AI generates cultural diversity, sparks outrage by rewriting history

Google tried to compensate for cultural biases and instructed its AI bot, Gemini, to maintain cultural and gender diversity; however, the result was that many images were historically inaccurate

Anyone with a bit of historical knowledge knows that women of Asian descent did not serve in the German army during World War II, nor were any of the founding fathers of the United States black. But try telling that to Gemini, Google's chatbot, who has come under fire recently for generating images that are not historically accurate.
<< Follow Ynetnews on Facebook | Twitter | Instagram | TikTok >>
Read more:
Google rigged Gemini (formerly known as Bard) with the ability to generate images at the beginning of the month, and it seems very keen on promoting cultural diversity in its outputs.
1 View gallery
Gemini generates German soldiers
(Photo: X)
The intention was noble: Artificial intelligence models tend to perpetuate and even exacerbate social biases. For example, when asked to create an image of a CEO, it's reasonable to assume that a white male image will be produced. If asked to generate an image of a secretary, chances are high it will be a woman.
Google tried to compensate for these biases and instructed Gemini to maintain cultural and gender diversity in the images it generates. However, the result is that many images created by the chatbot in recent weeks have been historically inaccurate. Users demonstrated on X how they asked it to create an image of a German couple from 1820 and received, among other things, a picture of a black man with an Asian woman.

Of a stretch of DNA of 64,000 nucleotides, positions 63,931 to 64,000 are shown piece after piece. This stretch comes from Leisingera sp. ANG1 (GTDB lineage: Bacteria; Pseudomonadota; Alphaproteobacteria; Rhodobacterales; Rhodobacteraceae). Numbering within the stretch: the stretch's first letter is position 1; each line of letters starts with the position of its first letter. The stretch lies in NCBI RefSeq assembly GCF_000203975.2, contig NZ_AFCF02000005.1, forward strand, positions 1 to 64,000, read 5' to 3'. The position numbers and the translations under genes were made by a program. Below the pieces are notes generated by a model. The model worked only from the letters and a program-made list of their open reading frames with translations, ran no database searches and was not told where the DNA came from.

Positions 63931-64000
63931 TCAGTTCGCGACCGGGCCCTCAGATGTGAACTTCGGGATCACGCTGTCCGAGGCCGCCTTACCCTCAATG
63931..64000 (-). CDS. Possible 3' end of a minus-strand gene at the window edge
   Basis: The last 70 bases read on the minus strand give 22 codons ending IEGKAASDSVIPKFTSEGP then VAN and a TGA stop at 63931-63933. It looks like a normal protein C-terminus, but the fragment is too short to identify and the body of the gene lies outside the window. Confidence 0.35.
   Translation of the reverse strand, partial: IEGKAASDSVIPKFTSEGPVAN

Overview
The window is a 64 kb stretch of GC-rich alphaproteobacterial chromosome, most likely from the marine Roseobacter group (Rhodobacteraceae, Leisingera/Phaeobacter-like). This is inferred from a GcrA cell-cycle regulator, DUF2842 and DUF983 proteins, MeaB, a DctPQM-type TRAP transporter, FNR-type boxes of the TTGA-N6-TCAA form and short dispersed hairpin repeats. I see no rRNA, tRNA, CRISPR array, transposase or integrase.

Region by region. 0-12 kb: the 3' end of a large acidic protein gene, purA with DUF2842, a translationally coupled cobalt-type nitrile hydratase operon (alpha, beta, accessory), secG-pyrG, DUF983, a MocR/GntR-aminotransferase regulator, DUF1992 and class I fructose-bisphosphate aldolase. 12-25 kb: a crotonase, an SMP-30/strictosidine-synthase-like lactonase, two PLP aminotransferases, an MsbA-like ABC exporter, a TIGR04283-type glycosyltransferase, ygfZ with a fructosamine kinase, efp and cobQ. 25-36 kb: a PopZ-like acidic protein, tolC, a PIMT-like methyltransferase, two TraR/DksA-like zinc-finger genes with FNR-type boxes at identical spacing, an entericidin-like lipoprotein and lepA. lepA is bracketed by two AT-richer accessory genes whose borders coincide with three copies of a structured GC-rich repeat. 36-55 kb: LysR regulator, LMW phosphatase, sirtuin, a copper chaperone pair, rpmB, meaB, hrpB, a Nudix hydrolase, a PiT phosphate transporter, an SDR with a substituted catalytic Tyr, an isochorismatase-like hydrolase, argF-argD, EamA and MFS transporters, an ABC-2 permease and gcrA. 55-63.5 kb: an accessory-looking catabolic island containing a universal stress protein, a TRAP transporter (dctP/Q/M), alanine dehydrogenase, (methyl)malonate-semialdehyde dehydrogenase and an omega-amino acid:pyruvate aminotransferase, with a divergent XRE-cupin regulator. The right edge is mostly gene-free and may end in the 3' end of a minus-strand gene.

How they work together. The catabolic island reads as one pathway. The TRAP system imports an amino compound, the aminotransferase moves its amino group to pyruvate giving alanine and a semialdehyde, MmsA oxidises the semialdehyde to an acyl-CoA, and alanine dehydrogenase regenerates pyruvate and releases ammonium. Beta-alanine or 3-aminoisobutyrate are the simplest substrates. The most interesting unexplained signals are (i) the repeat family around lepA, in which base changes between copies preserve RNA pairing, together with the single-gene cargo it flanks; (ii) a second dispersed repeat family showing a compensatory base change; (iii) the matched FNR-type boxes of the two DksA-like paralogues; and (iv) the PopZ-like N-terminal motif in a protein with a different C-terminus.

In another instance, Gemini generated an image of a black woman in response to a prompt requesting a "typical Ukrainian woman." A user who asked for images of Vikings received four pictures, including a black man, a black woman, a Native American man, and an Asian man. However, Vikings, as is well known, were white. "It's embarrassingly hard to get Google's Gemini to acknowledge the existence of white people," one user wrote angrily.
Jack Krawczyk, a product manager at Google, wrote on X that the company is aware that there are inaccuracies in some of the historical images generated by Gemini. "We are working to correct this immediately," he wrote.
Krawczyk noted that the company wanted its image generator's outputs to reflect its global user base and took issues such as representation and bias seriously. He added that the company would continue to do so when it came to universal prompts like "a person walking a dog," but acknowledged that "there are more nuances when it comes to historical contexts, and we are adapting to that."
Until then, Gemini refuses to create images of people. "We're working to improve Gemini's ability to generate images of people," he wrote to users. "We expect this feature to return soon, and we'll update you when it happens."
The commenter agrees to the privacy policy of Ynet News and agrees not to submit comments that violate the terms of use, including incitement, libel and expressions that exceed the accepted norms of freedom of speech.